Epic gift endows new faculty associate positions

Epic campus in Verona, Wisconsin

While the word “computer” once meant a hulking mainframe, computers today are smaller and ever-present in our daily lives, from smartphones to household appliances.  Such change brings opportunities to develop systems that aid humans in new ways.  A recent gift to the University of Wisconsin-Madison Department of Computer Sciences will educate students to design these next-generation systems.

Technology CEO Judith R. Faulkner and the company she founded, Verona, Wis.-based Epic, have made a gift endowing three faculty associate positions within the computer sciences department.

The positions will emphasize the teaching of software development, application design and building exemplary user experiences.

Says Mark D. Hill, department chair and the John P. Morgridge and Gene M. Amdahl Professor of Computer Sciences, "These areas represent one of the directions the department wants to go; it’s more user-focused."

Faulkner, the CEO of a health care software company with a current workforce of about 9,500, says Epic's gift will build a talent pipeline to fill technology jobs.

"Computer scientists will be needed in almost every industry and there is a significant shortage.  Through this gift, the UW-Madison computer science faculty will educate more computer scientists to help fill current and future needs," says Faulkner.

Faulkner, who earned her master's degree in computer sciences from UW-Madison and was awarded an honorary doctorate by UW in 2010, also serves on the CS department’s Board of Visitors, an advisory panel of distinguished alumni from around the country.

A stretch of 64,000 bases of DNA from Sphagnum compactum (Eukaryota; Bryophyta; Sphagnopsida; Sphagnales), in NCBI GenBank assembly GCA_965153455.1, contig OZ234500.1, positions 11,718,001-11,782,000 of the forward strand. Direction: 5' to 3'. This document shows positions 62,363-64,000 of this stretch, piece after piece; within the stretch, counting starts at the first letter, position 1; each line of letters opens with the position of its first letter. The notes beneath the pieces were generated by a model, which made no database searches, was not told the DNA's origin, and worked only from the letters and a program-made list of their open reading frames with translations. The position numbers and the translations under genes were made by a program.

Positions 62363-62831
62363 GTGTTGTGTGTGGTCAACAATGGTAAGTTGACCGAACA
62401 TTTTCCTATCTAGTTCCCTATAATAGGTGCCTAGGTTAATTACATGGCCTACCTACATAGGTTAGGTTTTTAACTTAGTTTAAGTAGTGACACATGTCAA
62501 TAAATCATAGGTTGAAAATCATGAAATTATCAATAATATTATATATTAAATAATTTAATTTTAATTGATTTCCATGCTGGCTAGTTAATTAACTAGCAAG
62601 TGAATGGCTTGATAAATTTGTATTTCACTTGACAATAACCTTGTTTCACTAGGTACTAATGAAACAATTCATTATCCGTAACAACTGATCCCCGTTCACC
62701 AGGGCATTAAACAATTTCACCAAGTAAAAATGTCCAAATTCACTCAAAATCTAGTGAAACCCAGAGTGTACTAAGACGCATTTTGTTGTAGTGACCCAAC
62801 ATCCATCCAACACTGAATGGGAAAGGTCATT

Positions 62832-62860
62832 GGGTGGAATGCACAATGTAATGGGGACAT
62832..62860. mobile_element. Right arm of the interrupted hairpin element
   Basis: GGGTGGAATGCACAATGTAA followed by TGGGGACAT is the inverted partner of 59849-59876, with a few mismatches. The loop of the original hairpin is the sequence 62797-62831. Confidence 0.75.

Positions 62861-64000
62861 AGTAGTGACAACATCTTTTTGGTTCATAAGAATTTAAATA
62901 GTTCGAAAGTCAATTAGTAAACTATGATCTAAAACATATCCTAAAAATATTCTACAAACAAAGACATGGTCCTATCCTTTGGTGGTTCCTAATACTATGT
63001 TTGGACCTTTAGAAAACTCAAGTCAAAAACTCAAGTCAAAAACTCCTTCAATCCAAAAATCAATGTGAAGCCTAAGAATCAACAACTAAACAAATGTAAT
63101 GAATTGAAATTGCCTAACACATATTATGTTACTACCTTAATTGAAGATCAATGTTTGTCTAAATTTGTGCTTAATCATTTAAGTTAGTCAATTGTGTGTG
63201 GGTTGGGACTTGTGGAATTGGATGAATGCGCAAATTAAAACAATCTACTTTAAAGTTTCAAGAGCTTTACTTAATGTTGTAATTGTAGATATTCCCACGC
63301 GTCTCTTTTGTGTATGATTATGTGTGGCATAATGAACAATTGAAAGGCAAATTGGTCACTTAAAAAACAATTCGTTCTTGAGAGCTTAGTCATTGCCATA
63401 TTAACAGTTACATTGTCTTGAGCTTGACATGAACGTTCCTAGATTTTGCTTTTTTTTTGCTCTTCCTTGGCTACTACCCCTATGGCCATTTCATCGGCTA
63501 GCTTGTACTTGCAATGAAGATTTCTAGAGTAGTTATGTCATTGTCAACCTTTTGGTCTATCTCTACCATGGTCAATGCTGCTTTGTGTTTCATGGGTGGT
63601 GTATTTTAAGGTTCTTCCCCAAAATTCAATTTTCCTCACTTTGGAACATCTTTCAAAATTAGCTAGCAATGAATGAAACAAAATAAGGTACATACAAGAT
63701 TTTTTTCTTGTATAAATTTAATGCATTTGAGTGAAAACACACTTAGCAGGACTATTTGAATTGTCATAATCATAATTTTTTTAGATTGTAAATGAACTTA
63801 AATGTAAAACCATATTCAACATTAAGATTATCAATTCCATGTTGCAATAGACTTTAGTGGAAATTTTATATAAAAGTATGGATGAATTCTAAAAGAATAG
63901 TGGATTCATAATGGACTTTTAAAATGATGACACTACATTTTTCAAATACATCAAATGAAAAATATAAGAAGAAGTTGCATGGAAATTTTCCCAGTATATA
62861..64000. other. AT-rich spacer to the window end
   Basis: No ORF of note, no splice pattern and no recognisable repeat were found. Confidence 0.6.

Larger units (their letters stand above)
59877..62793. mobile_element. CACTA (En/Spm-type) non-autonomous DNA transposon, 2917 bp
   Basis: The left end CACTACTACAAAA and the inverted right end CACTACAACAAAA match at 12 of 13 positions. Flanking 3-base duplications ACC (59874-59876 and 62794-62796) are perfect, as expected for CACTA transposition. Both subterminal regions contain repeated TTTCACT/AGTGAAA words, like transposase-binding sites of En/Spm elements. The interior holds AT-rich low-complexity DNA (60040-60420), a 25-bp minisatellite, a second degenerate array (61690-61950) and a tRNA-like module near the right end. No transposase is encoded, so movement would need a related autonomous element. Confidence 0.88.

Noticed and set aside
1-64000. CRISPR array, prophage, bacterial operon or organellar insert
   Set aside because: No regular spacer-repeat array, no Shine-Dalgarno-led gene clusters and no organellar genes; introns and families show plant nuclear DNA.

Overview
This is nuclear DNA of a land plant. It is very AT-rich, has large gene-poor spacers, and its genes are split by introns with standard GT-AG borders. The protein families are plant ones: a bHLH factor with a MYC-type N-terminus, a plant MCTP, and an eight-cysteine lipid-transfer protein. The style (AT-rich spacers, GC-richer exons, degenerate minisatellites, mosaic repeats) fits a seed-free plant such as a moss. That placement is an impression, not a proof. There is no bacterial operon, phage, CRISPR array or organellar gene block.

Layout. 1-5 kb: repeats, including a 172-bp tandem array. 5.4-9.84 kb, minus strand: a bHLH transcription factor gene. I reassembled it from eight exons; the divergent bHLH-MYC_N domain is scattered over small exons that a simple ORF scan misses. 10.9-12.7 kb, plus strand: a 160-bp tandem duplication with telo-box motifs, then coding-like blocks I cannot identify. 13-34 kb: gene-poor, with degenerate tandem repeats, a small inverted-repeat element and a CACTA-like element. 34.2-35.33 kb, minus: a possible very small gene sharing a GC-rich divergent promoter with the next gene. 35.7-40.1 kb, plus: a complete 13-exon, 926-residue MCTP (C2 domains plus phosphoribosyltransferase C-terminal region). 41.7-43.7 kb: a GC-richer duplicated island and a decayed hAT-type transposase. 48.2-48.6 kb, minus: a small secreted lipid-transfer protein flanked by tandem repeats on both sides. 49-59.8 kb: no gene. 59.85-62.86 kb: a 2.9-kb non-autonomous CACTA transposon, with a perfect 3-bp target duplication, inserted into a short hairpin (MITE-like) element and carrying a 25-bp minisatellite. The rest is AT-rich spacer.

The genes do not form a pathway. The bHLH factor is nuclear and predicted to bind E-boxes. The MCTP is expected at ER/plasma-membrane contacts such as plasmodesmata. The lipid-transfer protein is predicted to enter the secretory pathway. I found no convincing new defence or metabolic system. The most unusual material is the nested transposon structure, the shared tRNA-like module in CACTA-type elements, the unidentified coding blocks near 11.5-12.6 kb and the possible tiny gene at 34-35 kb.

Epic and the computer sciences department share a close relationship.  "Many of our graduates go to work there," says Hill.  "Here in the Madison area, Epic is our Microsoft.  It’s a huge tech giant right here in our backyard. We’re grateful to Judy Faulkner for her longstanding support of our department."

The gift comes at a time of sharply rising computer science enrollments, which have nearly doubled over the last five years.  The Epic donation will help the department meet student demand and attract and retain outstanding teaching faculty.

Says Hill, "Computing, humans and the physical world are overlapping like never before; think of sensors and robots.  Computers will be proactive in supporting and assisting humans.  Going forward, we'll have systems embedded everywhere that people won’t even think about, provided they are well-designed."


[Photo courtesy of Epic]